Get Ready

Original Date: 
Sunday, March 2, 2014
Series: 

2 Peter 3:3-14 Forever: Get Ready

On/Off
Steve Jobs died in October of 2011. At the time of his death he was hailed as someone who had as much influence on how Americans live and use technology as anyone born in the 20th Century. He’ll be remembered as one of our great innovators, right up there with Thomas Edison and Henry Ford. Shortly after he died, Walter Isaacson released a biography of Jobs based on years of research and over 40 one-on-one interviews. Many of the interviews took place even as Jobs was battling pancreatic cancer, so they are tinged with an awareness that for Jobs, the end was near. At the very end of the book, Isaacson shares this episode:

One sunny afternoon, when he wasn’t feeling well, Jobs sat in the garden behind his house and reflected on death. He talked about his experiences in India almost four decades earlier, his study of Buddhism, and his views on reincarnation and spiritual transcendence. “I’m about fifty-fifty on believing in God,” he said. “For most of my life, I’ve felt that there must be more to our existence than meets the eye.”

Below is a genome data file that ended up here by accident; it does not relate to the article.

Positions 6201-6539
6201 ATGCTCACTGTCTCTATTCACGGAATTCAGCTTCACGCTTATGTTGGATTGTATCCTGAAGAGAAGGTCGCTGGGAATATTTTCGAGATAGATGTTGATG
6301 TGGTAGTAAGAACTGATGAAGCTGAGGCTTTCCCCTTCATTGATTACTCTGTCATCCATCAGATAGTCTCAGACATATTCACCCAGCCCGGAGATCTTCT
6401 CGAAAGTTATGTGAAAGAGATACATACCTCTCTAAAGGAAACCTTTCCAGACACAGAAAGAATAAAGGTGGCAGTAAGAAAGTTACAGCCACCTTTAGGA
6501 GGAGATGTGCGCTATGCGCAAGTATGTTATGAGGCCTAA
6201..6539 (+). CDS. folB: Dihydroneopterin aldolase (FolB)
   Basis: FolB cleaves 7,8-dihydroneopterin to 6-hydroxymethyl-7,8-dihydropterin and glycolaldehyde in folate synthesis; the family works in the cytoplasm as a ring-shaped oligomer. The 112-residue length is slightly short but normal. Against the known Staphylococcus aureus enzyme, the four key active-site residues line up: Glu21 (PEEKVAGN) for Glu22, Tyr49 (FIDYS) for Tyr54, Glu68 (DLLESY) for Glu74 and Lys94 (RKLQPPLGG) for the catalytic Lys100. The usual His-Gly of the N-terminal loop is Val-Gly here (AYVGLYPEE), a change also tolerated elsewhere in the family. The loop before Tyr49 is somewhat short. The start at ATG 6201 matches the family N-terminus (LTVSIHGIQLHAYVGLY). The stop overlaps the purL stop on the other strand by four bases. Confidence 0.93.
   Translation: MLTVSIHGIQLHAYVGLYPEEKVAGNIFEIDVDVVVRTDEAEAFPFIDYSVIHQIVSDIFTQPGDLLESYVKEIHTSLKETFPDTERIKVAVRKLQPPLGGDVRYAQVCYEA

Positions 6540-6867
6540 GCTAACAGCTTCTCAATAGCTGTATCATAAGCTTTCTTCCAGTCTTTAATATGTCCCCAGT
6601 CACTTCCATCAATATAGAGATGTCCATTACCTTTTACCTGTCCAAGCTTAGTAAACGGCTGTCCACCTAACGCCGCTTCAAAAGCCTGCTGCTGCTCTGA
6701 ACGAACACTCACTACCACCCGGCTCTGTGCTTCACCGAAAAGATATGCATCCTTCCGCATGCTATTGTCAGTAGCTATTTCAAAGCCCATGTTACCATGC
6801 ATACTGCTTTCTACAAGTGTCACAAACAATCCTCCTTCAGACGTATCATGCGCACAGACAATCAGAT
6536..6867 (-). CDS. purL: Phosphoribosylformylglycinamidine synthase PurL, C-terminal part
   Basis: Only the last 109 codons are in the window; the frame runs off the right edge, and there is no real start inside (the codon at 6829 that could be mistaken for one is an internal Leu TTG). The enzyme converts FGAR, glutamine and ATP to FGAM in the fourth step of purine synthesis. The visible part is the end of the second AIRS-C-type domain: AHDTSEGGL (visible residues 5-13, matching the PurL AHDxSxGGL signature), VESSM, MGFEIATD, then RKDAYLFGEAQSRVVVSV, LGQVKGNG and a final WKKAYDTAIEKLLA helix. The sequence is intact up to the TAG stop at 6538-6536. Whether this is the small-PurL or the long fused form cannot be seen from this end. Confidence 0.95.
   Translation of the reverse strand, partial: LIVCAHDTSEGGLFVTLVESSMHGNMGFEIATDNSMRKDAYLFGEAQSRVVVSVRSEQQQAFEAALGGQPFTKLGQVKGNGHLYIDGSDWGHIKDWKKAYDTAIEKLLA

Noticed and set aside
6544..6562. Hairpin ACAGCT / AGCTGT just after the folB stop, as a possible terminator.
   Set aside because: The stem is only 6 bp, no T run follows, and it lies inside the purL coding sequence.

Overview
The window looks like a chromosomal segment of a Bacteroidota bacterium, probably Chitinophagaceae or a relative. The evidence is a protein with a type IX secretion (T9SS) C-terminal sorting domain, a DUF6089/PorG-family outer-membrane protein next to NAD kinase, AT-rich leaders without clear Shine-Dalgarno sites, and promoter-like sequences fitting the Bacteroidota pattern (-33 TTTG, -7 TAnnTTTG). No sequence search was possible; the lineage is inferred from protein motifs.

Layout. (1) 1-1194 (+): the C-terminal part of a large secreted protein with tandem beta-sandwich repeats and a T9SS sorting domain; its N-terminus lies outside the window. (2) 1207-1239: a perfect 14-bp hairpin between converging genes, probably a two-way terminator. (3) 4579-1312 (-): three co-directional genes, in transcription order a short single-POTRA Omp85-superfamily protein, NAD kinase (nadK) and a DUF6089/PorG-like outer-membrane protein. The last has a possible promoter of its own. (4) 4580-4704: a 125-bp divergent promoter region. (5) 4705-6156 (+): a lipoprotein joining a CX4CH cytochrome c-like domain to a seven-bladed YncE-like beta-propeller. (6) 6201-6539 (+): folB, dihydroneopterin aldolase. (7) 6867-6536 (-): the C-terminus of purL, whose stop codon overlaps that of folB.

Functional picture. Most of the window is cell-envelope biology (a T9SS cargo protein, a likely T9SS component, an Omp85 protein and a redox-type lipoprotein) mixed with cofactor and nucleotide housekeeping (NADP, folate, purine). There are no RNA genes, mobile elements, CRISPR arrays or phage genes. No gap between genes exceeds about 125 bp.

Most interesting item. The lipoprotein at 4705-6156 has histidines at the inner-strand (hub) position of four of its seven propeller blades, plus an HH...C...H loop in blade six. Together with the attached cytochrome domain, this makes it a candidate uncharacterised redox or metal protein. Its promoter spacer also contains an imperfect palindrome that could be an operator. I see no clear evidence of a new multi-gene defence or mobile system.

He admitted that, as he faced death, he might be overestimating the odds out of a desire to believe in an afterlife. “I like to think that something survives after you die,” he said. “It’s strange to think that you accumulate all this experience, and maybe a little wisdom, and it just goes away. So I really want to believe something survives, that maybe your consciousness endures.”

He fell silent for a very long time. “But on the other hand, perhaps it’s like an on-off switch,” he said. “Click! And you’re gone.”

Then he paused again and smiled slightly. “Maybe that’s why I never like to put on-off switches on Apple devices.” (Steve Jobs, p. 570-571)

What happens after you die? Is it just like an “on-off” switch? Click. And you’re gone?

Or do you continue to exist? Does a part of you survive even after your body comes to a stop?

For the Bible writers, there’s no question. The apostles who wrote the New Testament believed in life after death because they had seen it. They knew Jesus, who died and then rose again. So they are very clear—and very consistent: we will all survive our own deaths. We are all ever-living, never dying souls. And our eternity will be spent in one of two final destinations: either heaven or hell.